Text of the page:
• Prepare students for software engineering-type topics
  • Get students used to what the basic operations a computer does are and how different implementations of higher-level concepts like strings behave

These are somewhat at odds sometimes, and different teachers will make different tradeoffs.

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    $\begingroup$ You forget a least a third goal: teach prerequisites for other courses and mandatory internships. $\endgroup$ – AProgrammer Apr 20 '12 at 11:31
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    $\begingroup$ If the course is algorithms, the low-level approach is better. If the course is information retrieval, the high-level approach is better. Different courses want different things. $\endgroup$ – Louis Apr 20 '12 at 12:10
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I guess it depends on what you're trying to teach in that course... "Computer Science" is a somewhat vague definition.

If the course is on Algorithms and Data Structures, then teaching students about std::string has absolutely no didactic value. Using char arrays as an introduction to arrays and operations thereon, however, is quite legitimate.

If the course is on object design, then I guess std::string has some value as an example of an abstract data type.

If the course is just on best practices in C++, then I'd worry about the kind of college your at and how they design their Computer Science curriculum.

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I guess you misunderstood the actual goal of your course, as good C++ (basically) uses the abstractions provided by the standard library (why would you want to reinvent the wheel?).

There is even a quote by Stroustrup saying "keep arrays out of interfaces" in his FAQ where he gives some hints how to write safe code. Therefore I doubt that you are actually told to not use them, because they are bad, but to learn some fundamentals of how things work, so you can later use that understanding if you actually need to get into optimization or other work, for which you need the real basics.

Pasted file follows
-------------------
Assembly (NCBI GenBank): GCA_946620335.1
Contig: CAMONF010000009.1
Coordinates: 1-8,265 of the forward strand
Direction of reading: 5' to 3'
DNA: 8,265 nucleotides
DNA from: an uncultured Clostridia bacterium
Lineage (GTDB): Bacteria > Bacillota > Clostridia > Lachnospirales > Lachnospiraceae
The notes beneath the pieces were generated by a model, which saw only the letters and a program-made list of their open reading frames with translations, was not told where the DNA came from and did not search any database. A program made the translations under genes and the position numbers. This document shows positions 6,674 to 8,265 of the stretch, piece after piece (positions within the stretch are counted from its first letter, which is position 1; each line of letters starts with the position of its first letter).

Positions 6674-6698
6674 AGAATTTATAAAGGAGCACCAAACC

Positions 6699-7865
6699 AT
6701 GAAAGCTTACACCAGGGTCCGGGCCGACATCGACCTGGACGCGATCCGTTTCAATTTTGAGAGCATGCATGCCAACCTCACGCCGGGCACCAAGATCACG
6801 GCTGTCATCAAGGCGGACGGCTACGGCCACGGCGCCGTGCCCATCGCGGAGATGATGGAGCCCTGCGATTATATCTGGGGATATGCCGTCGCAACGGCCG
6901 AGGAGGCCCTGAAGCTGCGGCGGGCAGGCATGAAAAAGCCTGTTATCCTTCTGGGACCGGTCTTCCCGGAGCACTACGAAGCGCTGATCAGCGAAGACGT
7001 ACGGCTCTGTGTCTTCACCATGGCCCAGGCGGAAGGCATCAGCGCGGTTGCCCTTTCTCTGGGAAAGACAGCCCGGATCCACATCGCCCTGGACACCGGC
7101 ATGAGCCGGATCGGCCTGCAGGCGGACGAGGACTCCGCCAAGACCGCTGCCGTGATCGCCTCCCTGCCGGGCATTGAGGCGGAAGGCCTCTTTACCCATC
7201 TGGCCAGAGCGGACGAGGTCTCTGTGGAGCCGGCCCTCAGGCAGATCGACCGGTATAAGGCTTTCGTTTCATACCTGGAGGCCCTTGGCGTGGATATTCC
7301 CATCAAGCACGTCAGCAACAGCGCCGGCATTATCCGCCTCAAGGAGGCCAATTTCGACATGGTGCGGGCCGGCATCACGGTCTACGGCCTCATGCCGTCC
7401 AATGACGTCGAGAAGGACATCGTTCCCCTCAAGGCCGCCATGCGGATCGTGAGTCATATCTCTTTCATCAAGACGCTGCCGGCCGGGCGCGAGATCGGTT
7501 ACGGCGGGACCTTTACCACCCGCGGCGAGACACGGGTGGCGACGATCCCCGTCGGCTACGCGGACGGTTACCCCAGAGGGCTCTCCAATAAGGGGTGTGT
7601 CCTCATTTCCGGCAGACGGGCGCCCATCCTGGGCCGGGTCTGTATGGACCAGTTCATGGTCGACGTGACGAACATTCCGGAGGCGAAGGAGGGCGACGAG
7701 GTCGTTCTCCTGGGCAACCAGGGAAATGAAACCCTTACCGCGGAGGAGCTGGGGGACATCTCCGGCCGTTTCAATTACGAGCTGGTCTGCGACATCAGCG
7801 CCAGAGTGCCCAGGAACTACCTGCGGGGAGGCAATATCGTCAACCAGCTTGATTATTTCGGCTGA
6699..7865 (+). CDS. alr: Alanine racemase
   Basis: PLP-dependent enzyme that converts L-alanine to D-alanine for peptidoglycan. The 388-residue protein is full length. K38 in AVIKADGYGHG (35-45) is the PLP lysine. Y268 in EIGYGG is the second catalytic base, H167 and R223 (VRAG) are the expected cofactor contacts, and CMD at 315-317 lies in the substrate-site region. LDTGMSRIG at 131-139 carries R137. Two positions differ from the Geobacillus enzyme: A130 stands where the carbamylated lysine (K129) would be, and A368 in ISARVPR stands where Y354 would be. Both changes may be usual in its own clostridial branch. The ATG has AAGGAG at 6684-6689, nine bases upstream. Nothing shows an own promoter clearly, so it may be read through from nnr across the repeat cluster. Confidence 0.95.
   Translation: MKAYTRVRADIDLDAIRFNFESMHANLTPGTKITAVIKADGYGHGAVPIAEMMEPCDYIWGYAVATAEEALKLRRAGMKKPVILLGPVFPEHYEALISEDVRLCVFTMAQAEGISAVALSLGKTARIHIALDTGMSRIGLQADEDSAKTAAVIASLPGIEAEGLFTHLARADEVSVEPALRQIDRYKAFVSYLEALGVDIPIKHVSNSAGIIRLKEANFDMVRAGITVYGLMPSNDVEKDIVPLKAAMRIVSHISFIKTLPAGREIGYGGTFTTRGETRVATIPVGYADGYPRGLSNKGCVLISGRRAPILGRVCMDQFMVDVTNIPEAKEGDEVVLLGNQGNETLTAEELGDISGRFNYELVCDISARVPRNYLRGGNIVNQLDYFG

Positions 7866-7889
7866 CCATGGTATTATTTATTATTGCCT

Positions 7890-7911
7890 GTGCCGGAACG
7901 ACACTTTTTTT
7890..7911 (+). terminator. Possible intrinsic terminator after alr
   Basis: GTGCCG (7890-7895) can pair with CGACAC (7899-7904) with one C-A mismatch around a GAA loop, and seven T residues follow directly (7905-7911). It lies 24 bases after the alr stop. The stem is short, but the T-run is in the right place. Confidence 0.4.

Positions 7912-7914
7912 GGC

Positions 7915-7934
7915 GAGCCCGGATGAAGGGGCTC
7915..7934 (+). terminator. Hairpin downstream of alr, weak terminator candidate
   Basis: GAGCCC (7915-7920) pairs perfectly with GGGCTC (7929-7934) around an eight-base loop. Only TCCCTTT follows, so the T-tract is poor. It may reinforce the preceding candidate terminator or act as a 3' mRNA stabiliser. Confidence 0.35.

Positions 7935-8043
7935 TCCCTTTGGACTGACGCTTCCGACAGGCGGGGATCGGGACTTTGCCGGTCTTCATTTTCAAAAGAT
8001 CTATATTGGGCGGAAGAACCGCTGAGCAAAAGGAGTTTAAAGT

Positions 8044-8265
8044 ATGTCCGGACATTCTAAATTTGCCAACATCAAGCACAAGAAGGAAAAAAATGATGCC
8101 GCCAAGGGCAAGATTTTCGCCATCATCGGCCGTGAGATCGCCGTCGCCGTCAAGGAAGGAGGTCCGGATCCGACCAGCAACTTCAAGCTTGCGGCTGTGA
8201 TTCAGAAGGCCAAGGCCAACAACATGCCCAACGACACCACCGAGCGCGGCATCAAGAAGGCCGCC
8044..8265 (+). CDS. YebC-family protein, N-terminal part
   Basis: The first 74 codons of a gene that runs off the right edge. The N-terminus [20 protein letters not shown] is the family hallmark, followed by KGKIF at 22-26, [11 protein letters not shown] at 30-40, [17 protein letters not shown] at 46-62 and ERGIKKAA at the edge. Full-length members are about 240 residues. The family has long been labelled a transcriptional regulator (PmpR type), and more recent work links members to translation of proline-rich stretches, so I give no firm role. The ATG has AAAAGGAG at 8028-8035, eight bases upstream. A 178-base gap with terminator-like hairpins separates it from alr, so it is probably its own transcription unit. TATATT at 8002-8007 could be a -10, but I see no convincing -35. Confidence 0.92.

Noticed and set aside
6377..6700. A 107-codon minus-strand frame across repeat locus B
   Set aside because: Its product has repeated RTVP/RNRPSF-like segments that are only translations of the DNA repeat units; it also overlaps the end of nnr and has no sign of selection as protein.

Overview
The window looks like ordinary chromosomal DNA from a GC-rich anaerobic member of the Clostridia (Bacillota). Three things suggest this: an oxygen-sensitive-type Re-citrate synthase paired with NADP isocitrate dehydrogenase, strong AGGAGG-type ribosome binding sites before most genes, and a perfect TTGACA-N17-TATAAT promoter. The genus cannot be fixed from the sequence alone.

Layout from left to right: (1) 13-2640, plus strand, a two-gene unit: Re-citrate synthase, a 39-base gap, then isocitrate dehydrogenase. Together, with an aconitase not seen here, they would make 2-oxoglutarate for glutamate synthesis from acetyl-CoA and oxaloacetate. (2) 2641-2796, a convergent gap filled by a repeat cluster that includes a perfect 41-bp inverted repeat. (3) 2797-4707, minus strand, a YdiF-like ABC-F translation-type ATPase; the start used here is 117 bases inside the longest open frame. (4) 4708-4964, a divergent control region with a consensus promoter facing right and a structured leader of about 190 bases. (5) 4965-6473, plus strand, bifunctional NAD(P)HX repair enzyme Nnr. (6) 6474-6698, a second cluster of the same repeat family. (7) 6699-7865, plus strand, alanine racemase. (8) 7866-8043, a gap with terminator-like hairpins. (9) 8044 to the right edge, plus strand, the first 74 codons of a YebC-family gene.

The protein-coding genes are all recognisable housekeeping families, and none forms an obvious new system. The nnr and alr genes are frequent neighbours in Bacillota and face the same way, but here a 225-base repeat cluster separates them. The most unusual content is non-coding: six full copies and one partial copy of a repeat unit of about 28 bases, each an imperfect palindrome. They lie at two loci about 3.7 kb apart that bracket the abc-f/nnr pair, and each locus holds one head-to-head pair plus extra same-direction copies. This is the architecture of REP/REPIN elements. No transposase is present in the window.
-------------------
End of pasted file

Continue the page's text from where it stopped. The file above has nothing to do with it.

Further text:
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In some case string are good in other they arent same for char

/**Exemple 1 string use in this case string is cut by Spaces at the output if we wrote del test.txt the the output will be Line 1 del Line 2 test.txt wich is not good **/

#include <iostream>
#include <stdlib.h>
using namespace std ; 

string get_input ;

int main()
{
main:
    cin >> get_input ;
    system(get_input.c_str()) ;
    goto main ;
}

/** Exemple 2 same program but we pass the input in a char with a field of 80 the output for the same cmd as first exemple will be del test.txt on the same line wich good**/

#include <iostream>
#include <stdlib.h>
using namespace std ; 

char input[80] ;
string get_input ;

int main()
{
main:
    cin.getline(input ,80) ;
    get_input = input ;
    system(get_input.c_str()) ;
    goto main ;
}

Strings are objects that represent sequences of characters.

The standard string class provides support for such objects with an interface similar to that of a standard container of bytes, but adding features specifically designed to operate with strings of single-byte characters.

The string class is an instantiation of the basic_string class template that uses char (i.e., bytes) as its character type, with its default char_traits and allocator types (see basic_string for more info on the template).

Note that this class handles bytes independently of the encoding used: If used to handle sequences of multi-byte or variable-length characters (such as UTF-8), all members of this class (such as length or size), as well as its iterators, will still operate in terms of bytes (not actual encoded characters). -C++ Reference http://www.cplusplus.com/reference/string/string/ [1]:

i suggest to look at: